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Wednesday, December 10, 2014

Mobile classroom seeks to spark students’ curiosity at York Tech

"The future is on display inside a bus in the York Technical College parking lot." reports Bristow Marchant, heraldonline.com.  
 

Photo: FreeDigitalPhotos.net

This week, York Tech students can get a view of some of the most cutting-edge uses of computers and technology, from 3D printing to robots, and how it will impact their lives and, perhaps, their careers.

Samsung Mobile U, a mobile technology classroom sponsored by the global electronics company, has parked itself in front of York Tech’s Science and Technology building this week. The visit, one of only four stops on campuses around the country this semester, is meant to spark student interest in the growing fields grouped together under the name “STEM” – science, technology, engineering and math.

“There are one million open jobs in STEM fields, and companies can’t get enough qualified candidates,” said Jeff Carter, one of the instructors for the Mobile U course. With experience in STEM applications, he said, “Your earning potential is higher, and companies will come after you.”

Inside the bus, rows of laptops are each connected to a Raspberry Pi, a single-board computer on a single circuit board the size of a credit card, inside a plastic case.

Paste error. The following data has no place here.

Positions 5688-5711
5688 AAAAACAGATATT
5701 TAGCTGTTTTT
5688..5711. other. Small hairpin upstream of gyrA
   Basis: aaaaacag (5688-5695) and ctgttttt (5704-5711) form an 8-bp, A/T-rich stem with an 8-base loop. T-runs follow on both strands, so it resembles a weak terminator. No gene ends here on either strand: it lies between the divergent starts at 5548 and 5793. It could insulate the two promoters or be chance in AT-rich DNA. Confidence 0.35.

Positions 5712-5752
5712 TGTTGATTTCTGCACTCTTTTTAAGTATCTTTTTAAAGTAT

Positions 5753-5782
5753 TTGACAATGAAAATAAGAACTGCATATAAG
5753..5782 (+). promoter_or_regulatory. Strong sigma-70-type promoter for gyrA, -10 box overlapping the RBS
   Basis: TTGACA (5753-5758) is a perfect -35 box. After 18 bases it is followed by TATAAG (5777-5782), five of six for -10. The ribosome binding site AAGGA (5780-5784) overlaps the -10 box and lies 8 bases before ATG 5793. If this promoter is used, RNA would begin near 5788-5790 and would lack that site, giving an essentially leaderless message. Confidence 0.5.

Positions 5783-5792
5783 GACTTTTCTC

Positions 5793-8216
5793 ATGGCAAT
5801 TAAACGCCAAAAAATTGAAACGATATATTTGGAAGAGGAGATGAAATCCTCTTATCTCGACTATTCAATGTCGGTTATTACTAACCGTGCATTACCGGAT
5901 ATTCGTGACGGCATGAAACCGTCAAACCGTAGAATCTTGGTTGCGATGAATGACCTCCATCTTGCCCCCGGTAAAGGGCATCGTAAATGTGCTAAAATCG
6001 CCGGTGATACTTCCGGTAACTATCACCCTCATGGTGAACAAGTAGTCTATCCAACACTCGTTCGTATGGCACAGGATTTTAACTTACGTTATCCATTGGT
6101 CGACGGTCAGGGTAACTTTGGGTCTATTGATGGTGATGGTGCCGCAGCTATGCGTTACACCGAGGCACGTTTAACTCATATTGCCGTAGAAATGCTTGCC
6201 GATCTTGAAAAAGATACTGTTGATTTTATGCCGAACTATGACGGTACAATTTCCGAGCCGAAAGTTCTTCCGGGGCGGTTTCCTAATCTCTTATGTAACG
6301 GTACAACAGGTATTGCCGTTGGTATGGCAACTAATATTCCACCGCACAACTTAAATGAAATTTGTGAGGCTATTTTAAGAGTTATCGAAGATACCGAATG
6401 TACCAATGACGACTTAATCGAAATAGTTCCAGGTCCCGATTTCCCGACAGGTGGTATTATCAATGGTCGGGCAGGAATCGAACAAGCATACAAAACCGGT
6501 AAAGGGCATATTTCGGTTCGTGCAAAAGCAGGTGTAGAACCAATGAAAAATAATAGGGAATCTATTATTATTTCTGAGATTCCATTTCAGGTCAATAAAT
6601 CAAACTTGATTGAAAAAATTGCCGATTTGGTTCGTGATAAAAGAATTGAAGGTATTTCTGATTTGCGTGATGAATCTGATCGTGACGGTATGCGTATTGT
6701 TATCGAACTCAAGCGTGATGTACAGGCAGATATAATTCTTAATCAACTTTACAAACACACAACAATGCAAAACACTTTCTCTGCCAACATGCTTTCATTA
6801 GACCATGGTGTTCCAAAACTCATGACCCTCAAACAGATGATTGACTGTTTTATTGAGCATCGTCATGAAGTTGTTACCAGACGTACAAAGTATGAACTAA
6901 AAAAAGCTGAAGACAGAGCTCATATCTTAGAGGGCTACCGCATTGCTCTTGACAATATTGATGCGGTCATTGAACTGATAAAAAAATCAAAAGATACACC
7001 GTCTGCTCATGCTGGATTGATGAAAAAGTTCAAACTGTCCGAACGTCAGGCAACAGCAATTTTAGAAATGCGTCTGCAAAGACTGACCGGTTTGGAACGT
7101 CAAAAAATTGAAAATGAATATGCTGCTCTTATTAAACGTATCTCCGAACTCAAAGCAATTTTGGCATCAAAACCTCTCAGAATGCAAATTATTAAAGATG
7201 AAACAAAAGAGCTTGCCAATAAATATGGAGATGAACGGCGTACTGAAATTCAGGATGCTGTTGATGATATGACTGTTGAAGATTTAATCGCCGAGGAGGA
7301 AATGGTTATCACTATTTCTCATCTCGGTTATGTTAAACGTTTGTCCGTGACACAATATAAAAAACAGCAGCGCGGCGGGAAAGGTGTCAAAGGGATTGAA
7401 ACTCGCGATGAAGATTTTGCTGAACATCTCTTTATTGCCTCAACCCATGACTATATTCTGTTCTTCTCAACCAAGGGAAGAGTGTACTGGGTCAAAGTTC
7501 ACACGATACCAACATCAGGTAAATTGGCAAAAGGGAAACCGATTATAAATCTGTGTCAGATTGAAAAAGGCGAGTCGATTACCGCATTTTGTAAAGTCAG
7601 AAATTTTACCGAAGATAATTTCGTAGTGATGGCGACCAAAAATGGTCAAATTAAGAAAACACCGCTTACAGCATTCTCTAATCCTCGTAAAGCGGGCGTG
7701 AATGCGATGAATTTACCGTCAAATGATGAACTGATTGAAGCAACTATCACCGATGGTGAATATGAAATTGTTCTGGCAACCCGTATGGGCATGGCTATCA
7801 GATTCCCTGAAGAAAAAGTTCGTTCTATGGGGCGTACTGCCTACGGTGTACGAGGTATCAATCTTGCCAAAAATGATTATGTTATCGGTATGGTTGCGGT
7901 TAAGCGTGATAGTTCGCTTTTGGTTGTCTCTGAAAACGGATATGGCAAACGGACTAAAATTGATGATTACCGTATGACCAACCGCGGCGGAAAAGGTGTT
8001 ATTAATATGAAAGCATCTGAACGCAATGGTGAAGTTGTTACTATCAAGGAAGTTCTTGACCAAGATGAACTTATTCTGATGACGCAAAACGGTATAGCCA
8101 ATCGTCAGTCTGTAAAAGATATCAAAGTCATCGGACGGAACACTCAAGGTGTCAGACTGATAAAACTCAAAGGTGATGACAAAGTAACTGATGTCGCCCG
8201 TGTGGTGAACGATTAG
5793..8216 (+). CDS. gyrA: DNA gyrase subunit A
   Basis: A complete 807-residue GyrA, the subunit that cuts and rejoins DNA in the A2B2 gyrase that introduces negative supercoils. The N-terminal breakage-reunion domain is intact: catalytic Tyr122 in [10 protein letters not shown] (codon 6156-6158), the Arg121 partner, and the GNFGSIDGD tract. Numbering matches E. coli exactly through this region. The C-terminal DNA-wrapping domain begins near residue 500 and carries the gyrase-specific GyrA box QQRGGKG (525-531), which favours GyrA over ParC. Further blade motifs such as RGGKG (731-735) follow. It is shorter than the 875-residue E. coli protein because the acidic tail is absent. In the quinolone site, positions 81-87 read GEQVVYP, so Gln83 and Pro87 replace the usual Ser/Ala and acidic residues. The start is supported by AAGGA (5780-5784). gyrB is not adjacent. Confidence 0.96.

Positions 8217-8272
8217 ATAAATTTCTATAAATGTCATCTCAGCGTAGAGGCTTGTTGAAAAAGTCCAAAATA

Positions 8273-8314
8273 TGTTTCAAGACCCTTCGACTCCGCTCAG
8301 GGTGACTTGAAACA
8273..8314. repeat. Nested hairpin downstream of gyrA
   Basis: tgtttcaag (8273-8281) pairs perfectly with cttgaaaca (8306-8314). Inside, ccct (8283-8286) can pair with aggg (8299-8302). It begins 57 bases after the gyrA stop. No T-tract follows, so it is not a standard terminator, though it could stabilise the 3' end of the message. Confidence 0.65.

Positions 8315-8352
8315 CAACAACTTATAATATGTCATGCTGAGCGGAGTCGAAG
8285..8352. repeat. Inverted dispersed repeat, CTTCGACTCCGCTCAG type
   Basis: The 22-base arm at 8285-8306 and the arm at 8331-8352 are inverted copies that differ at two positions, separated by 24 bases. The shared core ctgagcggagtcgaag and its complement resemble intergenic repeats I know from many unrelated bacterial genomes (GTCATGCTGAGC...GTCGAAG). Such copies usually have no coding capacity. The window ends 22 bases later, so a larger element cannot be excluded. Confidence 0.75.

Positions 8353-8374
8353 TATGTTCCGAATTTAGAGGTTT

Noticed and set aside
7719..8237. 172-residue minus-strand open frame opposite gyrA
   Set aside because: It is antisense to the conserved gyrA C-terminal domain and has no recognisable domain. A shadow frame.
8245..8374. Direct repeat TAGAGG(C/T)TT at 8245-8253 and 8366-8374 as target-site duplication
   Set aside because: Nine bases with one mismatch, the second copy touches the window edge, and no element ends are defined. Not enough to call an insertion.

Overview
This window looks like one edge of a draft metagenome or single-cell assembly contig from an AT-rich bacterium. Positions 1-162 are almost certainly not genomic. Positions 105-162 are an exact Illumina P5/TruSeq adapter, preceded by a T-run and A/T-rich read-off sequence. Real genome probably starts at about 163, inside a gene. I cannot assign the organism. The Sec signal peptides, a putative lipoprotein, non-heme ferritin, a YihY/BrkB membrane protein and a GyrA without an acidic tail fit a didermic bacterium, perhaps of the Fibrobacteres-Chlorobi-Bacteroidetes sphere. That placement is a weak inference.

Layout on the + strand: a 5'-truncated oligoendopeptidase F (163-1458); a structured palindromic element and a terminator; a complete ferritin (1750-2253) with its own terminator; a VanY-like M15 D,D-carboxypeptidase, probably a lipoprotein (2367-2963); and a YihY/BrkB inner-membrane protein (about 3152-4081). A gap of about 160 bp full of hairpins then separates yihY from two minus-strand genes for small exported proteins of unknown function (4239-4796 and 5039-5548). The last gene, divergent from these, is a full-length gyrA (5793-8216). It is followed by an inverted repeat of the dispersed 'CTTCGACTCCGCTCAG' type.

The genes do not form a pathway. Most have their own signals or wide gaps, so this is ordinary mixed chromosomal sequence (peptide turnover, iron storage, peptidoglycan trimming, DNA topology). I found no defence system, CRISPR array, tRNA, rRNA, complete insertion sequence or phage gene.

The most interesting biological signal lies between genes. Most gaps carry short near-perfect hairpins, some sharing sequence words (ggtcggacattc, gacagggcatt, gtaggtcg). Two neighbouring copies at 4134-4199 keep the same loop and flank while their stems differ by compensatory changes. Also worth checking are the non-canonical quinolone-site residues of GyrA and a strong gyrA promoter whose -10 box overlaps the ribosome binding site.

“You can buy one of these for $35 and $40, and it’s a full computer with educators in mind,” said Bradley Jacobs, a web developer who acts as an instructor aboard the 100-foot-long bus. “It’s a full web server with applications.”

Students who sign up for a Mobile U course can get training in writing computer code using the Pis, ranging from beginner’s up to an advanced level. Once set up, the gadgets can power a range of programs.

Carter and Jacobs showcase an online video of a Pi connected via a “breadboard” to power a rolling, self-balancing robot, constructed from an erector set and operating off a program written on the Pi.

“All of these are things you can do on your own at home,” Jacobs said.

In one corner of the bus, the instructors display a 3D printer that can produce intricate objects layered out of molten plastic. 3D printing will be another growth industry in a high-tech future. The medical field already uses the technology to produce cheap prosthetics, and one day technologists hope to use it to create human tissue and organs for surgery.

Eventually printing will be scaled up to produce housing and small buildings, but Jacobs foresees even more applications.

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Source: www.heraldonline.com/


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